Over 690 sites were submitted, comprising over 16,500 hectares of land. As would be expected, this adds up to far more land than we will need for development. Sites have been rigorously tested for their suitability, for example looking at flood risk, landscape impact, transport access, and other factors. We also consider their sustainability, and how they fit with the strategic direction of the Plan in terms of minimising carbon emissions and other factors.
In our First Proposals, we suggest that 19 new sites comprising about 610 hectares may be suitable and needed for development over the next 20 years.
Sites can be submitted to us for consideration now and in the future, but they will be considered as part of the responses to the next consultation. If you wish to submit a new site, please email us to request a Site Proforma. New sites submitted will undergo the same rigorous assessment as all the sites submitted so far, and, if felt suitable for development, will be consulted on at the next consultation stage.
We will hold a full public consultation on the First Proposals, including our suggested sites for development, in November to December 2021 once elected members have agreed the proposals that should go forward for consultation.
We assess all the sites for their suitability against a number of criteria. These include technical issues such as flood risk, their location in terms of access to public transport and local services, their landscape impact, and other environmental factors. Most importantly we also assess whether they align with the emerging spatial strategy for the Plan – whether they are in the right place to support the place-making vision for Greater Cambridge.
We have now published our full assessment of the sites submitted to us so far, in our Housing and Employment Land Availability Assessment.
Consultants preparing our green spaces evidence have advised us on broad priority areas and specific projects to enhance and expand the network of green spaces within Greater Cambridge, which could inform allocations and infrastructure requirements for the Local Plan. To inform this work they have considered a wide range of evidence, including green space ideas suggested to the Call for Green Space sites from the First Conversation consultation. Some green space projects could be delivered outside of the planning system, most likely by organisations other than the Councils: for example, community groups who may have put forward green space site ideas may well be best placed to turn these ideas into a reality. We are also gathering evidence on current provision and future need for public open space and play space to inform policies in the Plan.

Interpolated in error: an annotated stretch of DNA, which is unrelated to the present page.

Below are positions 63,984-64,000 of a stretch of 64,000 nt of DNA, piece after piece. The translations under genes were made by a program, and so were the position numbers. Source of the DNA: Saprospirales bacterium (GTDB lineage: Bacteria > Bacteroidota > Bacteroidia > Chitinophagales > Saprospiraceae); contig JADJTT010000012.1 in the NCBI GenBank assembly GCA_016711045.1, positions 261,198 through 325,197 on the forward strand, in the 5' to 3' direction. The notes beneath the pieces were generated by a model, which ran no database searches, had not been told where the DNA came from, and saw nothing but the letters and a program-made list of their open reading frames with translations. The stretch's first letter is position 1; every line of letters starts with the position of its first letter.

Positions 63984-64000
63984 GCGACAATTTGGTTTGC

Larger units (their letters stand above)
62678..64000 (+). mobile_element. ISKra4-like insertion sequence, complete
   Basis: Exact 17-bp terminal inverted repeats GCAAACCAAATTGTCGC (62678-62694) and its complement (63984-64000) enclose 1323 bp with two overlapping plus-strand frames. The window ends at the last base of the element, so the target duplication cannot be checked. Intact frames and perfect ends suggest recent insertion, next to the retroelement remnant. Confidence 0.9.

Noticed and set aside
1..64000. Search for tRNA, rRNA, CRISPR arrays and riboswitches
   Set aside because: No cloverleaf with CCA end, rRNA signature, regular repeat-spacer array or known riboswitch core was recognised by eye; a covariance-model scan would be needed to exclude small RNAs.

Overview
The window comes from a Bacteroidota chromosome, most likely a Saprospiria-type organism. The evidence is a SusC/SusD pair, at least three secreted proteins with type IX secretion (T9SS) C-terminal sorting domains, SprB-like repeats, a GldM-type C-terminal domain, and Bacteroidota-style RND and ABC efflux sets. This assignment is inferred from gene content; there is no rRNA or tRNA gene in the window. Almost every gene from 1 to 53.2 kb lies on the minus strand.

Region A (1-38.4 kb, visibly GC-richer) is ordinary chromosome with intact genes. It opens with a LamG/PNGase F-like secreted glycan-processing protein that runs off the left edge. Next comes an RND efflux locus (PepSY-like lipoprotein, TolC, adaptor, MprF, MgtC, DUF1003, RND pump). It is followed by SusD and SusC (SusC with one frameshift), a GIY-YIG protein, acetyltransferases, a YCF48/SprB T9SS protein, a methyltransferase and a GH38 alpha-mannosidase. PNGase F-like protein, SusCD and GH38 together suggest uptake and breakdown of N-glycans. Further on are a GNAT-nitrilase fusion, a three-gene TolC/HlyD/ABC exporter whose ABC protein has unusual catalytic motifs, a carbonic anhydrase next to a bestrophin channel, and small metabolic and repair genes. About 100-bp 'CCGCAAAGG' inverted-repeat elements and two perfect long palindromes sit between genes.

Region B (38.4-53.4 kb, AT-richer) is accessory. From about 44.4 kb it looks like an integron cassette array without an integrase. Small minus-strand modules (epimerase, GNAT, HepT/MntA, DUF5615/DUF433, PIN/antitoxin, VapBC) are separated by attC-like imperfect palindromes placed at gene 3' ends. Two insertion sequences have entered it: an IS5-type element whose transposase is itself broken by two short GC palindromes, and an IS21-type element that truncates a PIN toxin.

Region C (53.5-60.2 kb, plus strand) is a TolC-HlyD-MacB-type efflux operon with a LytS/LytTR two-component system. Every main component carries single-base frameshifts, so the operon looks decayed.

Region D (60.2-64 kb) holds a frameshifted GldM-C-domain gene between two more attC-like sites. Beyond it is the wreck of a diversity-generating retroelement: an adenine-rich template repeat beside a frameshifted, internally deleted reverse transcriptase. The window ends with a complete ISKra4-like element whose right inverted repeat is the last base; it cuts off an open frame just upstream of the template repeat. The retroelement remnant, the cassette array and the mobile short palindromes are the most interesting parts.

You can read our evidence about green spaces in our document library.
We know that water is an absolutely critical issue for the Local Plan. We have commissioned independent experts, Stantec, to produce an Integrated Water Management Study which to inform the development of the Plan, and we have also asked a second independent expert, Dr Geoff Parkin, to review the study and its findings. Dr Parkin is a nationally and internationally recognised expert in water resource management, with experience in groundwater modelling and assessment through research, teaching, and working with regulators, water companies, local authorities and local community groups.
We have now published the water cycle studies and you can read them in our document library. We have been very clear in our First Proposals that at present, plans for new sources of water supply, including potential new reservoirs, are being developed but won’t be built quickly enough to supply housing when it is needed. Without speeding up that process and additional interim action, development levels may have to be capped to avoid unacceptable harm to the environment, including the region’s important chalk streams. This may lead to housing in the area becoming even more unaffordable so that those who work in Greater Cambridge may have to commute from further afield, increasing carbon emissions and congestion. We are hoping for quick and decisive action on this from central government and the water industry.